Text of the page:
School Of the Americas / Wester Hemisphere Institute for Security Operations
 
Latin America and the SOA
Bo Bartlett, School of the Americas, 2010.

 

 

 

 

 

 

 

 

 

 

"When one reflects on art collectors Robert and Ethel Scull, what often springs to mind is Robert Rauschenberg giving Robert Scull an angry shove after the 1973 auction of 50 of the couple’s works at Sotheby Parke Bernet, when the artist’s Thaw (1958), purchased by the Sculls in the late ’50s for $900, sold for $85,000. Rauschenberg famously said, 'I’ve been working my ass off for you to make that profit.'” - Roni Feinstein in Art in America

Andy Warhol, Ethel Scull 36 Times, 1963.

 

 

 

 

 

 

 

 

 

 

Mona Lisa Takes New York
"The art market as we have come to know it as a far more recent creation, the effect of an international bourgeoisie that, reconstructed after World War II, emerged in the boom years of the sixties with money to burn on art, particularly American Pop, that brand which, as the art historian Thomas Crow has put it, 'looked like products being sold like products.'" - Art Since 1900

 

 

 

 

 

 

 

 

 

 

 

 

 

 

 

 

 

 

 

 

 

"If the standard-bearer of the eighties boom was an advertising executive like Saatchi, then his counterpart in the last upswing was a hedge-fund manager like Steve Cohen, who has used his enormous profits as founder of SAC Capital to build an extensive collection of postwar art in a short time. According to Amy Cappellazzo, deputy chairman of Christie's auction house, the new type of collector [understands contemporary art] 'as an assest one can borrow against, or trade on and defer capital gains taxes on' and regarded the art market essentially as a branch of the securities markets. An added attraction [is] that insider traiding and price fixing, illegal in other areas of investment, [remain] standard practices in the art world." - Art Since 1900
 
Sold in 2006 by David Geffen to
Steve Cohen for $137.5 million
Willem De Kooning, Woman III, 1953.

 

 

 

 

 

 

 

 

 

Sold in 1990 at NY auction for $82.5 million
$75 million, plus a 10 percent buyer's commission
$135.0 million adjusted to 2009’s inflation
Vincent Van Gogh, Portrait of Dr. Gachet, 1890.

 

 

 

 

 

 

 

 

 

 

During the First Gulf War, the lack of liquidity of major financial markets combined with the bankruptcy of financial institutions and the economic climate of recession caused art prices to shrink by 55% between 1990 to 1993. - Artprice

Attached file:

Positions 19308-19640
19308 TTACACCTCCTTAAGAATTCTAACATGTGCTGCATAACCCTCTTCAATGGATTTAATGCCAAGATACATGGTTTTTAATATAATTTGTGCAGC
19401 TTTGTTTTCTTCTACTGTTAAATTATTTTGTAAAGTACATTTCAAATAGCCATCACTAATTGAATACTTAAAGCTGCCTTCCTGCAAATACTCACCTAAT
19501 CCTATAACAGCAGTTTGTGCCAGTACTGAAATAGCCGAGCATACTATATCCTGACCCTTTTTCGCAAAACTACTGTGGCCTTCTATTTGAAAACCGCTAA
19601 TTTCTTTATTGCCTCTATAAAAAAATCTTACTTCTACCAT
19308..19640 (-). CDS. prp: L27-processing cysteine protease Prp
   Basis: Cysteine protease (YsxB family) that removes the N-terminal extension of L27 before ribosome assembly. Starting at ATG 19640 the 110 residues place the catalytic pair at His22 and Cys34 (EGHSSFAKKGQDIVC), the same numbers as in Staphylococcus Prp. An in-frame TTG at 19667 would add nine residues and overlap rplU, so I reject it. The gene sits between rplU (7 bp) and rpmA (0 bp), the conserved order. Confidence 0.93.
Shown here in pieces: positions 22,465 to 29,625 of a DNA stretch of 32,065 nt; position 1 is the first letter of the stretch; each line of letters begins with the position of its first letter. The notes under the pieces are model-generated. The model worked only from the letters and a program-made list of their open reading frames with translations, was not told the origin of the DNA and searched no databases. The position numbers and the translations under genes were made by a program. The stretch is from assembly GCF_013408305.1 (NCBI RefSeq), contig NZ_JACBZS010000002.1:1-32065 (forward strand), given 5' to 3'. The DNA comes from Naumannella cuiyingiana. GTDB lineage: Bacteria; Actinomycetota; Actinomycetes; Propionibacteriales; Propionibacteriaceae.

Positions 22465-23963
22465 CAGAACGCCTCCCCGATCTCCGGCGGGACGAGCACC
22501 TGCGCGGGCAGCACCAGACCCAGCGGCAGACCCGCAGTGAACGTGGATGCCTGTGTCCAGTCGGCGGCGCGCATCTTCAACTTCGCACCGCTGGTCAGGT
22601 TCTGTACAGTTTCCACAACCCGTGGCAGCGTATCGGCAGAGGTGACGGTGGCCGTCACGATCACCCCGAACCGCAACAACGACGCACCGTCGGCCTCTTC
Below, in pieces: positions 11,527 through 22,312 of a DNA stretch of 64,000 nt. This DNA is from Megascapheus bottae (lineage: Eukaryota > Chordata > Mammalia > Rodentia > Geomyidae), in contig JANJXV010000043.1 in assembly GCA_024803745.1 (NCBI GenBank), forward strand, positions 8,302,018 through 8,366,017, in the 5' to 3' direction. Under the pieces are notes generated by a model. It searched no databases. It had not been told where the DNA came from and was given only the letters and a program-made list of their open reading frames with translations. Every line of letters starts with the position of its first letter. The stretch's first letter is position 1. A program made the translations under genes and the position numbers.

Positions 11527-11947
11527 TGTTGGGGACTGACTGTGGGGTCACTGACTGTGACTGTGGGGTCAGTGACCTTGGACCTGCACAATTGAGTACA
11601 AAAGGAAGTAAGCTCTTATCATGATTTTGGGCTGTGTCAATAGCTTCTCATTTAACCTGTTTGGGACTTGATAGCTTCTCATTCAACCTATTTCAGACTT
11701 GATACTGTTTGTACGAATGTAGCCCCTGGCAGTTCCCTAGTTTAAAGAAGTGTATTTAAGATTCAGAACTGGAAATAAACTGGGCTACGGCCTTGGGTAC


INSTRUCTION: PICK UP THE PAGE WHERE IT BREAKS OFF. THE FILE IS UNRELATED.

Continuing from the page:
2010 sold at auction for $290,500
 
Julian Schnabel, Portrait of Dennis Hopper, 2008.
 

 

 

 

 

 

 

 

 

 

 

"In 1993, the New York Times writer N. R. Kleinfield tested the desperation of Soho dealers. Haggling like a man buying a used car, Kleinfield consistently extracted 20 percent reductions, the discount level reserved today for major collectors and museums. At Leo Castelli, he was offered what had been only a year earlier a $400,000 Lichtenstein sculpture for $270,000." - Artnet
Sandro Chia, The Idleness of Sisyphus, 1981.

 

 

 

 

 

 

 

 

 

 

Purchased in 1941 by Victor and Sally Ganz for $7,000
Sold in 1997 by the Ganzes at auction for $49 million
 

In 2006, Steve Wynn tore a silver dollar sized hole into the canvas with his elbow, after finalizing $139 million sale of the work the day before. He released the buyer, Steve Cohen, from the sale and restored the painting at a cost of $90 million. He then sold the restored painting in 2013 to Cohen for $155 million.

 
Pablo Picasso, Le Rêve, 1932.

 

 

 

 

 

 

 

 

 

 

In a private sale in 2006, Maria Altmann sold the work to Ronald Lauder for $135 million
New York Times art critic, Michael Kimmelman described the heirs as "cashing in" and thus transforming a "story about justice and redemption after the Holocaust [into] yet another tale of the crazy, intoxicating art market." "Wouldn't it have been remarkable (I'm just dreaming here) if the heirs had decided instead to donate one or more of the paintings to a public institution?"
Gustav Klimt, Adele Bloch Bauer, 1907.

 

 

 

 

 

 

 

 

 

 

Takashi Murakami, 727, 1996.
Jeff Koons, Rabbit, 1986. Polished stainless steel.

 

 

 

 

 

 

 

 

 

 

platinum cast of a human skull encrusted with 8,601 flawless diamonds, including a pear-shaped pink diamond located in the forehead of the skull
Cost the artist £14 million to produce
 
Hirst claims he sold the skull for the asking price of
£50 million ($100 million)
"Everyone in the art world knows Hirst hasn't sold the skull. It's clearly just an elaborate ruse to drum up publicity and rewrite the book value of all his other work." - Hirst critic
Damien Hirst, For the Love of God, 2007.